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    I've been stopped quite a few times while packing. No requirement to inform laws, so I don't tell them. I would probably mention it if I was about to be arrested but other than that, theres a reason I conceal it. If you consider it good form to keep the general public from knowing you are packing then why share the info with the cops? They're just as stupid as the population at large because they're drawn from the population.
     
  22. lvcat2004

    lvcat2004 Member

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    ^^you are drawn from the population also, aren't you??
    ;)
    Why share the information with cops?? Because he is armed, and he is not a random person, and he has stopped you for a reason, and possibly suspecting that you are up to no good, and disclosing the fact that you are a law abiding citizen carrying a lawfully possessed firearm with a valid concealed weapon license, and not a felon, may put him somewhat at ease and allow you to get away without a ticket, or avoid being shot when you accidentally flinch, etc....isn't hat a good reason? :p
     
  23. cpaspr

    cpaspr Member

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    A couple of interesting comments have been made that I sort of picked up on, but didn't really think about at the time. He was young, probably in his late twenties. And yes, he stood behind the passenger side door pillar and leaned forward to see through the window. He stood in the safest place for him, even though his partner had the best possible position should an encounter go bad for them. I intentionally kept my right hand on the back of the passenger seat and my left on the steering wheel where they could be seen. The one thing I forgot to do was turn on the cab interior lights, but I forgot in the process of getting my wallet out, the emergency flashers on, the engine off and my hands in plain sight. And yes, I'm pretty sure they knew I had a permit before even approaching or asking anything. Cross checking the plate on the truck to my driver's license told them that.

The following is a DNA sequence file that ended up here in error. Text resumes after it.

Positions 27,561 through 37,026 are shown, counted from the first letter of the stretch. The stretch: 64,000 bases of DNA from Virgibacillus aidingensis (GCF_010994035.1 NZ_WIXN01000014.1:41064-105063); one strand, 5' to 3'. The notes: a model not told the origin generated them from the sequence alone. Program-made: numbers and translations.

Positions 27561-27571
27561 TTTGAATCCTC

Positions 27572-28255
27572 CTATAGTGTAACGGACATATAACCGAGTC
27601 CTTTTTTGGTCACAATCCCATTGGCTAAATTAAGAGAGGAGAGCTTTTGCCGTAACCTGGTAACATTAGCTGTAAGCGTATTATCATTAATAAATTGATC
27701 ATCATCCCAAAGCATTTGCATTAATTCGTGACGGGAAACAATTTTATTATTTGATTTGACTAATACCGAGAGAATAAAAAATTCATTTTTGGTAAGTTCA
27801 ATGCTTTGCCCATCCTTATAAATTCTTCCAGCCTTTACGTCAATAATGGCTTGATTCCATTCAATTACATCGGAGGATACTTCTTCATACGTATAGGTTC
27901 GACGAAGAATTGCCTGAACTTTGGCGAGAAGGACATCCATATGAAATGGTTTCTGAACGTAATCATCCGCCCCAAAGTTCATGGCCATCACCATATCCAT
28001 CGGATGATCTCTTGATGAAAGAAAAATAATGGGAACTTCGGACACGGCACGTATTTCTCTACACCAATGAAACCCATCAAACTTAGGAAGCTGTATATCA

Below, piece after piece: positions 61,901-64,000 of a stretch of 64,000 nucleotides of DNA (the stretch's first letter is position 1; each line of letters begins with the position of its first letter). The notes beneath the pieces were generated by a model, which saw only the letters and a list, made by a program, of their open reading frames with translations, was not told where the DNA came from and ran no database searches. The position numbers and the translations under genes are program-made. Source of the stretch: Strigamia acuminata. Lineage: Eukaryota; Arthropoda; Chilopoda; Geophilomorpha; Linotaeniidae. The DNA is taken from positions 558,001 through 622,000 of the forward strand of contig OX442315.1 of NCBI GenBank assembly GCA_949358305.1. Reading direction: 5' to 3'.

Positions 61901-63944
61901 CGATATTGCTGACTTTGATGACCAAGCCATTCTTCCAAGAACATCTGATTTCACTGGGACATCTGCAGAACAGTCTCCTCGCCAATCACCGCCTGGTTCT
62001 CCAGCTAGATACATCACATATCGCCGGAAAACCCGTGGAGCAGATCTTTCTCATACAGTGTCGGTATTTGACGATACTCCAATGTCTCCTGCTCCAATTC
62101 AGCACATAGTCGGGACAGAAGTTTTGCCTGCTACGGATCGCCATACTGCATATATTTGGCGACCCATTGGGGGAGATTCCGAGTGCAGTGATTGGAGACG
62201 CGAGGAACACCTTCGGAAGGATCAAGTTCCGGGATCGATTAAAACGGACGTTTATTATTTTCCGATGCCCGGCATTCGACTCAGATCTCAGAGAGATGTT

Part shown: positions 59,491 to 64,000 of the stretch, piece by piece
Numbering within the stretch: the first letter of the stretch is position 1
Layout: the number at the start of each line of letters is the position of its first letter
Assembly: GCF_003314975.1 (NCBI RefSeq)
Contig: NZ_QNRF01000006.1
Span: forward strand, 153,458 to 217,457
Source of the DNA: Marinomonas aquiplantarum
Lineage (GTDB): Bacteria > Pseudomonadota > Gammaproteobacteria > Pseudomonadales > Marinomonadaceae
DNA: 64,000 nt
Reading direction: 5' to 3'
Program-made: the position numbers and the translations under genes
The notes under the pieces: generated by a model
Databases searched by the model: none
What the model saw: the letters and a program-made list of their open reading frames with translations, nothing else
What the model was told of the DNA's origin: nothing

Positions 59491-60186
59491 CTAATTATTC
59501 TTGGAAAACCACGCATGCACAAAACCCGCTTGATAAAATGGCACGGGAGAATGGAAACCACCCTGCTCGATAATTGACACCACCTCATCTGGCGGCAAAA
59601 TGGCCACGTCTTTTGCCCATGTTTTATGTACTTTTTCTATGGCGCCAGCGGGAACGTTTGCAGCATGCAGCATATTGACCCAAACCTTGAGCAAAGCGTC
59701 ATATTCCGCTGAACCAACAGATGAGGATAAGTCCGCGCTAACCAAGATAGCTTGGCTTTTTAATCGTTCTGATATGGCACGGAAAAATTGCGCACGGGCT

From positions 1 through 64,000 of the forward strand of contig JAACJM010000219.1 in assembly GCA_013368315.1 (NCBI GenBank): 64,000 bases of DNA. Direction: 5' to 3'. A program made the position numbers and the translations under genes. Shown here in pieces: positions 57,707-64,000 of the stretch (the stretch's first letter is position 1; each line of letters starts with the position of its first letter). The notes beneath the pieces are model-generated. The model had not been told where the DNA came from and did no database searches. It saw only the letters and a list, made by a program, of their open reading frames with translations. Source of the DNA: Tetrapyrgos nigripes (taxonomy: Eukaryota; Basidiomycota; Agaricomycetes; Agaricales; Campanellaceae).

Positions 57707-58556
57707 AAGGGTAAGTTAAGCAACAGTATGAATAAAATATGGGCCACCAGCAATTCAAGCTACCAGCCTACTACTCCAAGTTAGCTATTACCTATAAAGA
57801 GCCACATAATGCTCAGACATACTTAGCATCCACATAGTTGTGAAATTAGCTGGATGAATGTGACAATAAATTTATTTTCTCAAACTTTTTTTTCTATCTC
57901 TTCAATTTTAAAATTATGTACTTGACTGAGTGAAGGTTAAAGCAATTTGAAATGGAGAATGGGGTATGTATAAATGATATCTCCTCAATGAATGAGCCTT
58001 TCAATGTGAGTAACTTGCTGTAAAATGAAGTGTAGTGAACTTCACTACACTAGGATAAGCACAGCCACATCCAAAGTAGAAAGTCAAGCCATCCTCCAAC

_____

    Rifleman888 - It is relevant because while it's a first for me, others have yet to have such an encounter. Some here have had multiple encounters. I took each of the steps I did because of what I learned here, from others discussing similar encounters and asking the forum members what they did wrong - or right. Having these events posted from time to time brings them to the top of the post list. It doesn't make sense to search for and dredge up a similar event from several years ago and go "me too - last night". No one learns anything from such a post. And being stopped by police while carrying, even legally, can be nerve-wracking, simply because there really are a few cops out there who will make your life miserable if at all possible. Knowing how to be able, to the best of one's ability, to diffuse such a situation is a good thing.
    _____

    Rick O'Shea - I keep the signed organ donor card behind my driver's license. I'm much more likely to have to take the license out for check cashing or other ID purposes than to show it to law enforcement, so I intentionally put the permit behind the donor card. No sense alarming someone who might otherwise see the permit and possibly freak out with a "he's got a gun!" response (whether I'm packing or not).
    _____

    Lvcat2004 - No, he's not a random person, and yes, he stopped me for a reason. But suspecting that I might be up to no good is a major leap of imagination. It was a traffic stop, for traffic infractions. And the fact that he can already see that I have a permit tells him I'm one of the good guys and that this particular traffic stop is probably going to be a real safe, easy one. And knowing that in advance, and by having me respectfully respond to him, he was able to be generous and let me off with a warning.
     
    Last edited: May 4, 2008
  24. Treo

    Treo member